barm n1 Also sp barme [OE beorma, preserved also in Engl dial] NEast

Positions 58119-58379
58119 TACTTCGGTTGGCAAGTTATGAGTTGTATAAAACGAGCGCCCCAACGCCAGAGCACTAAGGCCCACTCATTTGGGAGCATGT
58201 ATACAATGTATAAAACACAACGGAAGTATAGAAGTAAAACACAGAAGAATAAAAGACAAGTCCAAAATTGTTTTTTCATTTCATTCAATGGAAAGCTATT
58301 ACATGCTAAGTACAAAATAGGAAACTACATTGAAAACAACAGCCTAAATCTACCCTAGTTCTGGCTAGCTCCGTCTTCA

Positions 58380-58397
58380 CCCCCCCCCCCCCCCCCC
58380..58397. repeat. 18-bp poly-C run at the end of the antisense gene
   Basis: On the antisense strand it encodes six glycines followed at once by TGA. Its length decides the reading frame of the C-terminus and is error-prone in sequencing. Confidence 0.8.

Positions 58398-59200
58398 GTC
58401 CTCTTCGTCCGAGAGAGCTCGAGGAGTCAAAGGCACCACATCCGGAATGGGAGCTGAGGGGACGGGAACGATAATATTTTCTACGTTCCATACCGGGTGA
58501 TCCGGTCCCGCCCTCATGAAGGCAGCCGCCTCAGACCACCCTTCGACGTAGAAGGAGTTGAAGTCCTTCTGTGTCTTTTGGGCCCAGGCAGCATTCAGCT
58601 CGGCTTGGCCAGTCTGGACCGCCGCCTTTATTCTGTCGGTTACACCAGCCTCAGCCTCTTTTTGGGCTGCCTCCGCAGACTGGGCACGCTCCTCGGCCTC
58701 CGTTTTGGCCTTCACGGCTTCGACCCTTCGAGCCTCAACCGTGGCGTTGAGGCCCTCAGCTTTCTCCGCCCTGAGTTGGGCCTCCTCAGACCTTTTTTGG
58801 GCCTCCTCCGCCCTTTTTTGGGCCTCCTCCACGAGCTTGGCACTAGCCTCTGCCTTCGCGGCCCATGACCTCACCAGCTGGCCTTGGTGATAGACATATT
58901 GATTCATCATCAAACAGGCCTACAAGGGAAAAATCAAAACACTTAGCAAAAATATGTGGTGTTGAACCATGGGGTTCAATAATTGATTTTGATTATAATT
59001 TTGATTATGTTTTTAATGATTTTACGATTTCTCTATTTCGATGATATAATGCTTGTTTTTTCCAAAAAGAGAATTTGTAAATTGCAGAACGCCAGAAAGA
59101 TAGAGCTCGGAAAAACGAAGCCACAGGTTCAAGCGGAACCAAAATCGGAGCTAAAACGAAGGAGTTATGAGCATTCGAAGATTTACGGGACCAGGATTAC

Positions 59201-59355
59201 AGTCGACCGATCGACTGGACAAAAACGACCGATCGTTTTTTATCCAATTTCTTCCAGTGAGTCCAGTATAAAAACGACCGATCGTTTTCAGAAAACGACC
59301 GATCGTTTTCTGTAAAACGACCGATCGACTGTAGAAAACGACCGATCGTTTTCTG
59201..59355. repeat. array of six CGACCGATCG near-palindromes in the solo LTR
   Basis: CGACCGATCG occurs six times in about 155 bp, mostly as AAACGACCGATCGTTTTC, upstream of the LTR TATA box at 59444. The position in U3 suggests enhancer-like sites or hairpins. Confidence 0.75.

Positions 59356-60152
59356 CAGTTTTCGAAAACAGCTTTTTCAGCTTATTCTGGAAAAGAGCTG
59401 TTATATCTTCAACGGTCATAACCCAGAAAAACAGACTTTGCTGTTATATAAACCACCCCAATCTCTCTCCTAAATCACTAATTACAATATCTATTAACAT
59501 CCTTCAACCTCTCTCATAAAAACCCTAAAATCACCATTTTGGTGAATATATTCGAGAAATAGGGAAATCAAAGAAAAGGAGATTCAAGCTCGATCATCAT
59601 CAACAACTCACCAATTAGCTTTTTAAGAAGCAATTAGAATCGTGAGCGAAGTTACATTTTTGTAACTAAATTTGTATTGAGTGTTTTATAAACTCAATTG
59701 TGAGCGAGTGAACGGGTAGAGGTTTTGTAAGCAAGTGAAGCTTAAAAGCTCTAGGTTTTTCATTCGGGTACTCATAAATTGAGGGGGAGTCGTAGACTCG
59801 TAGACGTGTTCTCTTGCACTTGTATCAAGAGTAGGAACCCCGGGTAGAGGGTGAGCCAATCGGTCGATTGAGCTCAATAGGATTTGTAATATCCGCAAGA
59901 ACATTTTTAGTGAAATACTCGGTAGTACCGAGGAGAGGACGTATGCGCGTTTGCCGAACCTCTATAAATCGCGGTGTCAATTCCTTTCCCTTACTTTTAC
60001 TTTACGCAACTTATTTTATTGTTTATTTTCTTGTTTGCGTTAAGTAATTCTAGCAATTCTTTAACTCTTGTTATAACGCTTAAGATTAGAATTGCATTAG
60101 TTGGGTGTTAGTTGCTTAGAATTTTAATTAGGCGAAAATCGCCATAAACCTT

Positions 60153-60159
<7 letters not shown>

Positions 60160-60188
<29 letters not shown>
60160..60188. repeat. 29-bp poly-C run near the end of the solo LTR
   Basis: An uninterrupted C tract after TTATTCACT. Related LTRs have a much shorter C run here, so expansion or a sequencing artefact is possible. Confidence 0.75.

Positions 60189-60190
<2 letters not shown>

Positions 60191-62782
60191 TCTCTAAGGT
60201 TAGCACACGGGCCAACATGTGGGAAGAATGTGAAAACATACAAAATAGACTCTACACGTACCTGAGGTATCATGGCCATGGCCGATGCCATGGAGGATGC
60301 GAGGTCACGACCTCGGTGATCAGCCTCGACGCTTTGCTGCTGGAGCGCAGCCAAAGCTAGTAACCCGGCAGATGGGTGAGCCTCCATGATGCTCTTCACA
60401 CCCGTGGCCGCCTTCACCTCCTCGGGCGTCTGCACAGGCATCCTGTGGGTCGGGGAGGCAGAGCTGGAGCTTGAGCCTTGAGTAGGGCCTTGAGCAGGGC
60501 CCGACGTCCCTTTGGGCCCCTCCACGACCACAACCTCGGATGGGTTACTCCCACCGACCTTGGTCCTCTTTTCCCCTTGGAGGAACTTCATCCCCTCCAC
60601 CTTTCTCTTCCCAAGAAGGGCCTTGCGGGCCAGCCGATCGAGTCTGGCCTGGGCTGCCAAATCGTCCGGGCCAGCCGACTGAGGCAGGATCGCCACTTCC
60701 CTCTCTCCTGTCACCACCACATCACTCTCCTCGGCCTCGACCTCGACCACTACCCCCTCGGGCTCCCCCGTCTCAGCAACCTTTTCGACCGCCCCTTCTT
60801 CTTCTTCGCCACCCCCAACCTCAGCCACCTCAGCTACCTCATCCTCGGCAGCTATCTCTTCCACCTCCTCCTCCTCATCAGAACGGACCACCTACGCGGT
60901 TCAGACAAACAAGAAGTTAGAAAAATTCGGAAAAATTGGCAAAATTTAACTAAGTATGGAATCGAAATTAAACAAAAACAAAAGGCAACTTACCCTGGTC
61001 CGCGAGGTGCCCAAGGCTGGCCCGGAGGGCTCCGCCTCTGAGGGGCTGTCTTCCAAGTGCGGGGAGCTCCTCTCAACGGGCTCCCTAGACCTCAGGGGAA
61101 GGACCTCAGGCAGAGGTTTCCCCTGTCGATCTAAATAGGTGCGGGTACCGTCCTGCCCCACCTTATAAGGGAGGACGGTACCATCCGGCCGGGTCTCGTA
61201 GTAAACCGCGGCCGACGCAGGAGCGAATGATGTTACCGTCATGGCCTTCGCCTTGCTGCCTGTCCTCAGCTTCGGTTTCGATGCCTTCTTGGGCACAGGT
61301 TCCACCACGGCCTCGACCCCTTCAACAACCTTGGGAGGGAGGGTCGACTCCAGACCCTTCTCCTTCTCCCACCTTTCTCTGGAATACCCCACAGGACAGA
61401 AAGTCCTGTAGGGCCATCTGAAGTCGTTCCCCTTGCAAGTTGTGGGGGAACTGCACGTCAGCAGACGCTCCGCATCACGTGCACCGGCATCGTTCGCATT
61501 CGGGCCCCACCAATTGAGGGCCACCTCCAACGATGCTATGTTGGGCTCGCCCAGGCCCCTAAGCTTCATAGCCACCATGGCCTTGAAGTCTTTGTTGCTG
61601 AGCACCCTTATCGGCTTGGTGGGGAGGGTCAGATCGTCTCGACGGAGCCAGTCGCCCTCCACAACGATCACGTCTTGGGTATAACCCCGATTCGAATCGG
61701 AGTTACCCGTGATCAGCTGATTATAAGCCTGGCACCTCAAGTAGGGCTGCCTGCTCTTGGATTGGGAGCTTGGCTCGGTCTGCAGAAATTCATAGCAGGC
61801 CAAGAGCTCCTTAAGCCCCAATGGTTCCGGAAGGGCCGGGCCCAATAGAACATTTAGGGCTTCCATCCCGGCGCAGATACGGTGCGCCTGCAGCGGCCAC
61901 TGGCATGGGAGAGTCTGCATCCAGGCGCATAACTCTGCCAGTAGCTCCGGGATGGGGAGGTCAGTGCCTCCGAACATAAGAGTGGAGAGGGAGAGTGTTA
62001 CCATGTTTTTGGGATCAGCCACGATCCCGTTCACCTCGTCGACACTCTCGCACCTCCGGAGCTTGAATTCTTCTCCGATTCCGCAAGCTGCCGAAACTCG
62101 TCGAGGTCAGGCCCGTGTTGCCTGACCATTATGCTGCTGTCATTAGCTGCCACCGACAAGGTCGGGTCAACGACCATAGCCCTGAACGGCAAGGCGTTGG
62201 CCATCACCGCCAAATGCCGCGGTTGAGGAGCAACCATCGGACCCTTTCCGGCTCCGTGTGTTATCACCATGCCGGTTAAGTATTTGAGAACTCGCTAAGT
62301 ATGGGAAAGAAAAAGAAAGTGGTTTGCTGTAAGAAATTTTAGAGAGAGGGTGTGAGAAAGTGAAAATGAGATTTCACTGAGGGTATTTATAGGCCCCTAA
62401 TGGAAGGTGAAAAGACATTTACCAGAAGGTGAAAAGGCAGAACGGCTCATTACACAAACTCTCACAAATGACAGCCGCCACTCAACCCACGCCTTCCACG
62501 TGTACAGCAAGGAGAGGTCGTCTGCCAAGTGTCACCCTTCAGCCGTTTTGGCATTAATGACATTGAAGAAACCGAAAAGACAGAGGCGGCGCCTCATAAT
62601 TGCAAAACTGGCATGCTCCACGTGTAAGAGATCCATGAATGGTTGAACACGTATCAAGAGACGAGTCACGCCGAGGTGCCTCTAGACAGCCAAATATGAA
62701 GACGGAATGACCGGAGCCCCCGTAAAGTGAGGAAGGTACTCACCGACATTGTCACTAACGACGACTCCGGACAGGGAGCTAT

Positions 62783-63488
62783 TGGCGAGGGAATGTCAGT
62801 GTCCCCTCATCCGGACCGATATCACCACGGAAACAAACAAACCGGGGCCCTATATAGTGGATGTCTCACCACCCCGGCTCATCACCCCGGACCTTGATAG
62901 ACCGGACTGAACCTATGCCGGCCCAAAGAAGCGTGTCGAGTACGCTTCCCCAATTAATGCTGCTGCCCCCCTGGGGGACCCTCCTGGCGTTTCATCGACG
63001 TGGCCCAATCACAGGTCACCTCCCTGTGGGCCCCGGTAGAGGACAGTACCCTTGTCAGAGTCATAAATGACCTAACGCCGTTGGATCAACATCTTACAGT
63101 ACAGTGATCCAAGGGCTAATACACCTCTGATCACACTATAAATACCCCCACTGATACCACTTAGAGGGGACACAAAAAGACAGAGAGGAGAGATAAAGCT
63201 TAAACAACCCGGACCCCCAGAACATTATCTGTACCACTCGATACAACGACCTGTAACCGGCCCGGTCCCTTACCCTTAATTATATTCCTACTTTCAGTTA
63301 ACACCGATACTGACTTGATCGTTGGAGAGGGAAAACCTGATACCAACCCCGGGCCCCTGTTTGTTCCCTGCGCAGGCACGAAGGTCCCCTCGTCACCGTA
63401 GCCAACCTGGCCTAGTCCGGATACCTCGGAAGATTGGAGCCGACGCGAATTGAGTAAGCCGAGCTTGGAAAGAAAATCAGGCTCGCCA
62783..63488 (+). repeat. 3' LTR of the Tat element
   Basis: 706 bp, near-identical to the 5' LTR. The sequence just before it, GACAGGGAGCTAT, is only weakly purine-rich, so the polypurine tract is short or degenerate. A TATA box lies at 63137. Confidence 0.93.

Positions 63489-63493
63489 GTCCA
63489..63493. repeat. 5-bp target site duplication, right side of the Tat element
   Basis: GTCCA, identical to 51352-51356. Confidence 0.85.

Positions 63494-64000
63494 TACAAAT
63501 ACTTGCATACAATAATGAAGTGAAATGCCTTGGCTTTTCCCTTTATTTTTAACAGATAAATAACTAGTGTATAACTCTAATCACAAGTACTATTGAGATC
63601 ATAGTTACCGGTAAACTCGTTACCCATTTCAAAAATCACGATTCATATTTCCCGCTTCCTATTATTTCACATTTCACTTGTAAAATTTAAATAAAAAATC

1746 Boston Eve.-Post (MA) 10 Nov [2]/2, A Method to preserve a large Stock of Barm, or Yeast, which will keep and be of use for several Months. 1821 Plough Boy 3.136 NY, To make Barm when very scarce.—Boil one pint of good flour and a quarter of a pound of brown sugar, and a little salt, in two gallons of water, for an hour. When milk warm, bottle and cork it close. It will be fit for use in 24 hours. One pint of this will be sufficient for 18 pounds of bread. 1859 Elwyn Glossary 20, Barme, yeast. . . is in common use, in New England. 1975 Gould ME Lingo 5, The barm was carefully kept alive and was handed mother to daughter at weddings. Mainers never used the word sourdough too much, although they knew what it was, but their barm-bread was essentially the sourdough of the western prospectors.